Viloria retains IBF title

PHILIPPINE NEWS SERVICE — It lacked the hype and drama that typified his last fight.

Still, Brian Viloria emerged the star of the night, scoring a unanimous decision against a game Jesus Iribe of Mexico to retain his International Boxing Federation (IBF) light-flyweight championship in a highly-entertaining 12-round bout at the rocking Blaisdell Center Arena here.

Viloria dominated right from the opening bell and then gamely fought the tough Mexican challenger toe-to-toe in the final round when Iribe launched an all-out attack in a desperate move to go for a knockout.

It didn’t come, as the Filipino-American came away winning through scores of 118-110, 117-112, and 117-111, in a decision warmly greeted by a hometown crowd of about 3,000.

“We all fought our hearts out tonight,” Viloria, nicknamed `The Hawaiian Punch’, said as he addressed the boxing fans. “I hope you guys enjoyed that.”

The fight dubbed ‘Island Assault’ was the 28-year old Viloria’s first title defense since dethroning another Mexican Ulises Solis last April at the Araneta Coliseum behind a dramatic, hard-fought 11th round knockout win.

With his seventh straight win, Viloria is now seeking a fight against WBO light flyweight champion Ivan Calderon.

Viloria, the former U.S. Olympian, used his jab and quickness to keep the stronger Iribe at bay.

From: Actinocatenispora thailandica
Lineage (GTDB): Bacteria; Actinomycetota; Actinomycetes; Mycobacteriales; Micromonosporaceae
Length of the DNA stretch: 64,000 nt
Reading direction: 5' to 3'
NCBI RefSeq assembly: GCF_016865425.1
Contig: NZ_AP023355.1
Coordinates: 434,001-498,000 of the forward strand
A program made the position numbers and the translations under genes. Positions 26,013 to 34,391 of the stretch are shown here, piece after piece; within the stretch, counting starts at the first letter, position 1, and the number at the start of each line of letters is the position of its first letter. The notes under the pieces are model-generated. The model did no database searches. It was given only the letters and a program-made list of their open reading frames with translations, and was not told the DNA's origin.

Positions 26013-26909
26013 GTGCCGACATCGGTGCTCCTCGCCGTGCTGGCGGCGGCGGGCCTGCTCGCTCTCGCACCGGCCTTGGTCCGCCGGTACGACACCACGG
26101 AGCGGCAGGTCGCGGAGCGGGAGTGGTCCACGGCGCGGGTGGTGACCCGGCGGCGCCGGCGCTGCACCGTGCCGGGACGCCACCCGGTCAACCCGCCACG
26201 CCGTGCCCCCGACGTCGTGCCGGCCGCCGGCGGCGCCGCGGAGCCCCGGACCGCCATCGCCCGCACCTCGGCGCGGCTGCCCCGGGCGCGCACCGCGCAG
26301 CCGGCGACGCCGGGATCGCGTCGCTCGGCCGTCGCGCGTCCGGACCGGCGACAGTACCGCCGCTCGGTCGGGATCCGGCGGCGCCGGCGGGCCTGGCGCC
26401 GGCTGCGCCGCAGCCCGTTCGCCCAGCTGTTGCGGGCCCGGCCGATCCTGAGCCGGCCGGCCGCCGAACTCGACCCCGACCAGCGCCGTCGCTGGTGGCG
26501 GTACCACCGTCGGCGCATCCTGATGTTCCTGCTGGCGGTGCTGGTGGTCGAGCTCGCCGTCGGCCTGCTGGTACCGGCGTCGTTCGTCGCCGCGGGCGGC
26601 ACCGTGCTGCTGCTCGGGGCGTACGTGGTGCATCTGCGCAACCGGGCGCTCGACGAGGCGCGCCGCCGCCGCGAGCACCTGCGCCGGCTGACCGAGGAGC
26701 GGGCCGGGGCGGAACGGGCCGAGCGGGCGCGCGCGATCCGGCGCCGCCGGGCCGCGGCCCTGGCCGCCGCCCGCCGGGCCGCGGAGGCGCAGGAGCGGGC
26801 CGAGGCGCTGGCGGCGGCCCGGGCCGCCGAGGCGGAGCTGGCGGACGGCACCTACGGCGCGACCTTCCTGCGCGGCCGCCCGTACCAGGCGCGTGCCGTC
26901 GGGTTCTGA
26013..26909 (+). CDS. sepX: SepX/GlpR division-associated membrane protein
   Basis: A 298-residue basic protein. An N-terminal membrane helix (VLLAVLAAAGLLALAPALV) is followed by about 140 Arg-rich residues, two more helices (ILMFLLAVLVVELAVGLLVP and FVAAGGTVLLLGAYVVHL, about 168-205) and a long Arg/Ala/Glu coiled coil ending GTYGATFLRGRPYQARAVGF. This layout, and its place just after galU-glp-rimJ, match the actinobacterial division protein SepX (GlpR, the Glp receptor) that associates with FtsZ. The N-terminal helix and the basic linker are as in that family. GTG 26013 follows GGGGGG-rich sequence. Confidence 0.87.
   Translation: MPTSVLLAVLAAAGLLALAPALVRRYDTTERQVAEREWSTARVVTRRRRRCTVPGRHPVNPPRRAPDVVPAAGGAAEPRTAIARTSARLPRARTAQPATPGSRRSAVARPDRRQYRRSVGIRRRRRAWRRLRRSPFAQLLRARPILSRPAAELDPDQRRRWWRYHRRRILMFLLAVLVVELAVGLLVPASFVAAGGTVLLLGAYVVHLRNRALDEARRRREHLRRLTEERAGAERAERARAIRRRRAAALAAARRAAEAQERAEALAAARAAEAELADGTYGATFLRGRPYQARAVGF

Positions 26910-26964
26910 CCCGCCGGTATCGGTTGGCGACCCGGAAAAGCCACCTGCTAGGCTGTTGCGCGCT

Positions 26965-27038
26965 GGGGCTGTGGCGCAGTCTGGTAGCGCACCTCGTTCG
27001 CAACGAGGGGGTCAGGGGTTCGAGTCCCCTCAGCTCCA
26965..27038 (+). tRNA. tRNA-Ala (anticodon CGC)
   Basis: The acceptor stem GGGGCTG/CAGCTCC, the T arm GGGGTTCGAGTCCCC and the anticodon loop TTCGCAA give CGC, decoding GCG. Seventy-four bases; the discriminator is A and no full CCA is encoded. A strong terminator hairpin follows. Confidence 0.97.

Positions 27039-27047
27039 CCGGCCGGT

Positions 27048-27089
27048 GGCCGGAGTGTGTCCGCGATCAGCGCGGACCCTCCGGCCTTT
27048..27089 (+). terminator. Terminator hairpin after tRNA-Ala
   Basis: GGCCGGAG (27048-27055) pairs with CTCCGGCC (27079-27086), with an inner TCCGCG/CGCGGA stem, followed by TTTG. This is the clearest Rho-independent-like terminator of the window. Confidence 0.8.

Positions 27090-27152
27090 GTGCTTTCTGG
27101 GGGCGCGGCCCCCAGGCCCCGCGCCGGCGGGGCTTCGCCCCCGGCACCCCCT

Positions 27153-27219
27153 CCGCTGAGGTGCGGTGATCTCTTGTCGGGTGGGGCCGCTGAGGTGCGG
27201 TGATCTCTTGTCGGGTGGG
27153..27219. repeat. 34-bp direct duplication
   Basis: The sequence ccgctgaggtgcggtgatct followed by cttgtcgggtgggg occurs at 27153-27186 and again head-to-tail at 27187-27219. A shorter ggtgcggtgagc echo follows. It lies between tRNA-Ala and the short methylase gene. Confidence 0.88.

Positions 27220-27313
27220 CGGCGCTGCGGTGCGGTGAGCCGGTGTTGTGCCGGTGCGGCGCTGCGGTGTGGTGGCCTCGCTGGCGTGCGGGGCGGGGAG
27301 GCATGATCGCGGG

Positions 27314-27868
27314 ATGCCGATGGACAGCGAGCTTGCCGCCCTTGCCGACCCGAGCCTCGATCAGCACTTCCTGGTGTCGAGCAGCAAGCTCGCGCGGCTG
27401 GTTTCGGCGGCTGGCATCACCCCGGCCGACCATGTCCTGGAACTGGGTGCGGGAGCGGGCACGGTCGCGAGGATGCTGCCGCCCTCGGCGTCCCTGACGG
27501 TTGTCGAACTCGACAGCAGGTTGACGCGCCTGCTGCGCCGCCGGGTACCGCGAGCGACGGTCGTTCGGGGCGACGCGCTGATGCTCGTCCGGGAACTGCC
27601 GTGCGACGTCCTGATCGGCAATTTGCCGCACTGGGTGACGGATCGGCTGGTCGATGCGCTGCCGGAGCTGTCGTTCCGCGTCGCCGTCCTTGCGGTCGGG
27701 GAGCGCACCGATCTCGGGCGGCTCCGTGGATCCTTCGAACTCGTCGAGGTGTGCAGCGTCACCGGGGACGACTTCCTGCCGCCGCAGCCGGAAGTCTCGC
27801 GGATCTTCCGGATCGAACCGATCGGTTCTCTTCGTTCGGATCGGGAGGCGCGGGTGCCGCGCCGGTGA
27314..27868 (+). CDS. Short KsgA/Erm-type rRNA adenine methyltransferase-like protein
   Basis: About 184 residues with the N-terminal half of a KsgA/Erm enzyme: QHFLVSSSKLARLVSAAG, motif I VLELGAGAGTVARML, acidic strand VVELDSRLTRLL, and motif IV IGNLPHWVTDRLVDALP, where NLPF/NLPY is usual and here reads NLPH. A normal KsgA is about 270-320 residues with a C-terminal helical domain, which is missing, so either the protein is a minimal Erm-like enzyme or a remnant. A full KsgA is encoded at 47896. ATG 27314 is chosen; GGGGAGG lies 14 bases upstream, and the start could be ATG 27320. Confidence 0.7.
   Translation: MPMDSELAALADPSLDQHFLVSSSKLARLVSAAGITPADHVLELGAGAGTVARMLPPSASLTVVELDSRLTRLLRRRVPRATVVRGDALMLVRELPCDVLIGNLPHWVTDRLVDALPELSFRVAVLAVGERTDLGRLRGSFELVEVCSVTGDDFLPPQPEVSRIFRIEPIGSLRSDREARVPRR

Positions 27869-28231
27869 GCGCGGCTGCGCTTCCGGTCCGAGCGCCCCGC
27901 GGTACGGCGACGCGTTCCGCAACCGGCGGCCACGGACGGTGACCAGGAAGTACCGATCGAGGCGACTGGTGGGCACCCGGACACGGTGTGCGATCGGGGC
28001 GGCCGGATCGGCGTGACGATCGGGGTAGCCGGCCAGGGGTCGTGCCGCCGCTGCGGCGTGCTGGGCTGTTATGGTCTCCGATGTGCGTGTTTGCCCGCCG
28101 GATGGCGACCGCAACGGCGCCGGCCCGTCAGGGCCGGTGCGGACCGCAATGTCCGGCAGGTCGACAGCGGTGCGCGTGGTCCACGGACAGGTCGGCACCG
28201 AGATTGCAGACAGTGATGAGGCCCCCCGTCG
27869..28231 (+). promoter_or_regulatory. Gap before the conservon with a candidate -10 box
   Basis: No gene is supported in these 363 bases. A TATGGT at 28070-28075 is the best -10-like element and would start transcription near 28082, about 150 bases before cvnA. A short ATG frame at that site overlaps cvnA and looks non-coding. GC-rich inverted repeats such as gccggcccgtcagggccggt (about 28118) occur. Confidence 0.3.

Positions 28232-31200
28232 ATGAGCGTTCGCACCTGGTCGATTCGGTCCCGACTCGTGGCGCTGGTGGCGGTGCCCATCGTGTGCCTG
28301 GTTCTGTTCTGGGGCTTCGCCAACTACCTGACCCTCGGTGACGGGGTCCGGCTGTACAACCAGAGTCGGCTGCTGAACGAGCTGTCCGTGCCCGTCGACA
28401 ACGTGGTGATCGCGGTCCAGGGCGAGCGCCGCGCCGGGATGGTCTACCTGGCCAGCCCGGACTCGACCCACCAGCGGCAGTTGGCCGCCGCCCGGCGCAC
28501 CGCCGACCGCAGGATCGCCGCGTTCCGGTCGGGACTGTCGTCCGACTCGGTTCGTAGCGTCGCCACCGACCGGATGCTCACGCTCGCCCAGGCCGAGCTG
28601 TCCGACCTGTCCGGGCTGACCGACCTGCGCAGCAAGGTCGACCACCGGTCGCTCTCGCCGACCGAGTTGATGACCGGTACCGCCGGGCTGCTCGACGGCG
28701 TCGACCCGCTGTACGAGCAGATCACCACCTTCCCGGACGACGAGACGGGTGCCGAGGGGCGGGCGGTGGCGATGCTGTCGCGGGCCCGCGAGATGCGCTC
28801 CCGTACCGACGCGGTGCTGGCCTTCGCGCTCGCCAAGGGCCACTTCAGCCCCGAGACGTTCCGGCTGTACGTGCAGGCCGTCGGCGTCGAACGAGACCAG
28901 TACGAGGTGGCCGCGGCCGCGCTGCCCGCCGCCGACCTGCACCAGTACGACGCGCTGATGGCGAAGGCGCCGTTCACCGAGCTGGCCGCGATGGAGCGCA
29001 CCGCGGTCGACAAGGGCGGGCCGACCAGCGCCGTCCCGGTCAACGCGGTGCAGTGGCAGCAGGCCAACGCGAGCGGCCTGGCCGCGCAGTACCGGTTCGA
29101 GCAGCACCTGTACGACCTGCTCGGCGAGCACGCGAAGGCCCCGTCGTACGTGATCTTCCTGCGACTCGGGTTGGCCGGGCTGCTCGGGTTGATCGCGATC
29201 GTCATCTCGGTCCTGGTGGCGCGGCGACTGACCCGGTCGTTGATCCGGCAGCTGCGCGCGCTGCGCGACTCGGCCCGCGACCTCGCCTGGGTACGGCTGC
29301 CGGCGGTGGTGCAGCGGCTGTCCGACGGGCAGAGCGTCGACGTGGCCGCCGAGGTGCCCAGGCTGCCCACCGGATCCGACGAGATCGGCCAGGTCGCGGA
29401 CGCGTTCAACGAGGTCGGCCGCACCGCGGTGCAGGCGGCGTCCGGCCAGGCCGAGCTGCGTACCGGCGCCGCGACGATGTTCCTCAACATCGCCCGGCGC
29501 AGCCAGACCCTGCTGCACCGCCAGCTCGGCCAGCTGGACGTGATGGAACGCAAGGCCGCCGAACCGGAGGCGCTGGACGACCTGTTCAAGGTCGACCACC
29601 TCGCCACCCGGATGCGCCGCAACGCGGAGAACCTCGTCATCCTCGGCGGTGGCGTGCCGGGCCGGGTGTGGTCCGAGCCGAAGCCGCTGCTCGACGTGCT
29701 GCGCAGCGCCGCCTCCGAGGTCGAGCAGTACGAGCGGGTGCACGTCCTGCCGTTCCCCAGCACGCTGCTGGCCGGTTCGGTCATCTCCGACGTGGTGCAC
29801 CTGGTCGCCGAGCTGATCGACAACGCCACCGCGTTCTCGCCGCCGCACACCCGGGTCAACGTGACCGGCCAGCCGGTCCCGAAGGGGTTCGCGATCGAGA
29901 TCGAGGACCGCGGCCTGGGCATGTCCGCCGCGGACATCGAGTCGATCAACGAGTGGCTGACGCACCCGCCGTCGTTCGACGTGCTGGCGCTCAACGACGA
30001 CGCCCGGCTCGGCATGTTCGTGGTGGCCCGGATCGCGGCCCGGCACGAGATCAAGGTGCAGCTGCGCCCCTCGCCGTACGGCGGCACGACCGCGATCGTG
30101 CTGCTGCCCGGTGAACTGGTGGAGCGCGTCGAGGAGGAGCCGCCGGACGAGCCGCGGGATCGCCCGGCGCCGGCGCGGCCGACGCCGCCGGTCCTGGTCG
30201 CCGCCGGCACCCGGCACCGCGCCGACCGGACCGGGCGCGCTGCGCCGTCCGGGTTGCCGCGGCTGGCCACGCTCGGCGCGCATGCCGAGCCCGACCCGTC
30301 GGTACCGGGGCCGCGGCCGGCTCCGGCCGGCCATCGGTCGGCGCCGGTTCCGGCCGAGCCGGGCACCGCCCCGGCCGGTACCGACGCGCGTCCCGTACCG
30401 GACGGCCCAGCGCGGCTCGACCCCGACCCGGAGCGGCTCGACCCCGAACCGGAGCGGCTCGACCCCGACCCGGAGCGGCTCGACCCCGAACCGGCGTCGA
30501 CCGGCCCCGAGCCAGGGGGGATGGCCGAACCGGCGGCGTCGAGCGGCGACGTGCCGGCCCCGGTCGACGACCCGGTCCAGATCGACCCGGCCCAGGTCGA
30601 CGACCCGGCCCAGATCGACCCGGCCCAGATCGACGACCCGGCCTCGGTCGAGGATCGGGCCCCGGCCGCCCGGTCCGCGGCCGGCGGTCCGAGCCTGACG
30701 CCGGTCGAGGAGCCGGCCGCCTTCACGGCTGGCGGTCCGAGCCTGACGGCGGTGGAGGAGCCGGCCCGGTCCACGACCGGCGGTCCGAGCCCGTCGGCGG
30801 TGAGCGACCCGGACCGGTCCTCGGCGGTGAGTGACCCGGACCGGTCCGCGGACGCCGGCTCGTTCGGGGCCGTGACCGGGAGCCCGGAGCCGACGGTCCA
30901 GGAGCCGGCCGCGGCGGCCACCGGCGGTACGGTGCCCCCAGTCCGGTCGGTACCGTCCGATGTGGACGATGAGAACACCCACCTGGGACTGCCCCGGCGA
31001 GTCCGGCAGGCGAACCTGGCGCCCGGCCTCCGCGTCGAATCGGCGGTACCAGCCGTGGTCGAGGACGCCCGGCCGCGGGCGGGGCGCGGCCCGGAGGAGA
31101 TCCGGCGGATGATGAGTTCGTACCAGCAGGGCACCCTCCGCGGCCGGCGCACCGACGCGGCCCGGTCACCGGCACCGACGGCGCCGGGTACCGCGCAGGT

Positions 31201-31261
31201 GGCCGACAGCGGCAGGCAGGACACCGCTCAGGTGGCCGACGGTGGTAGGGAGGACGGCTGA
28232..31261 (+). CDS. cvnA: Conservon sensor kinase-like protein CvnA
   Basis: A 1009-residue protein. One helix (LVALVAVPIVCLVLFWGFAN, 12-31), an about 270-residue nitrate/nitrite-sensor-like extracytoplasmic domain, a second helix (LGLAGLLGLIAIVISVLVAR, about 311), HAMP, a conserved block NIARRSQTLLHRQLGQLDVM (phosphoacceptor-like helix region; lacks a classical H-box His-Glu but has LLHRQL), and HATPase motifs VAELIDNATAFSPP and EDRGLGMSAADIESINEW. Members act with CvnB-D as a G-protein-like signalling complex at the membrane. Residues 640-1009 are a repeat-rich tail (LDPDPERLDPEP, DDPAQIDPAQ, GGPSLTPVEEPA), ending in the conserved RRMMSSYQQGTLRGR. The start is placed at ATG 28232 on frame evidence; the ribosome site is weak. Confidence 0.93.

He said his opponent felt a lot heavier, like 125 pounds, and was able to take a lot of punches.

The fighters traded blows in the middle of the ring in an action-packed final round. Iribe landed a jarring left hook to the body and Viloria came right back with a left-right combination.

At the end of the bout, both fighters raised their arms in victory.

They each had their moments and never really got into serious trouble, but Viloria was the aggressor most of the night and had the better of several exchanges.

Iribe’s trainer said if his fighter didn’t break his hand, he would’ve won without a doubt, which drew a smile from Viloria. With ice on his broken hand and a swollen left cheek, a disappointed Iribe said he wanted a rematch in Hawaii, or wherever Viloria is willing.

Viloria said he always respects Mexican fighters. He even invited Iribe back to the islands. However, “instead of fighting, I’ll take you out for cervezas (beers),” Viloria said.

Viloria’s right hook and combination sent the tough Mexican backpedaling to the ropes halfway through the fight. Viloria came out firing until Iribe started loosening up in the third round with the help of a couple shots to the head.

After taking a left to the body, Viloria answered with a hard hook that bloodied Iribe’s nose late in the 10th round.

Viloria, who grew up about a half-hour drive away in Waipahu, made a grand entrance to the “Hawaii Five-0” theme, conch shell blowers and an entourage waving the Hawaiian and Philippines flags.

It was the first world title fight in Hawaii since 1976, and Viloria improved to 4-0 in the Aloha State.

Filipino A.J. Banal also earned a unanimous decision over Mexico’s Jose Beranza in the undercard, a 10-round flyweight bout.

Banal improved to 20-1-1. Beranza dropped to 32-16-2.

Compatriot Dennis Laurente meanwhile, made it a perfect day for Filipinos as he scored a similar unanimous decision over Mexico’s Zaid Zavalete in a light welterweight bout.

There were no knockdowns in the 10-round bout, but Laurente dominated the action. He improved to 32-3-5. Zavalete dropped to 18-6-2.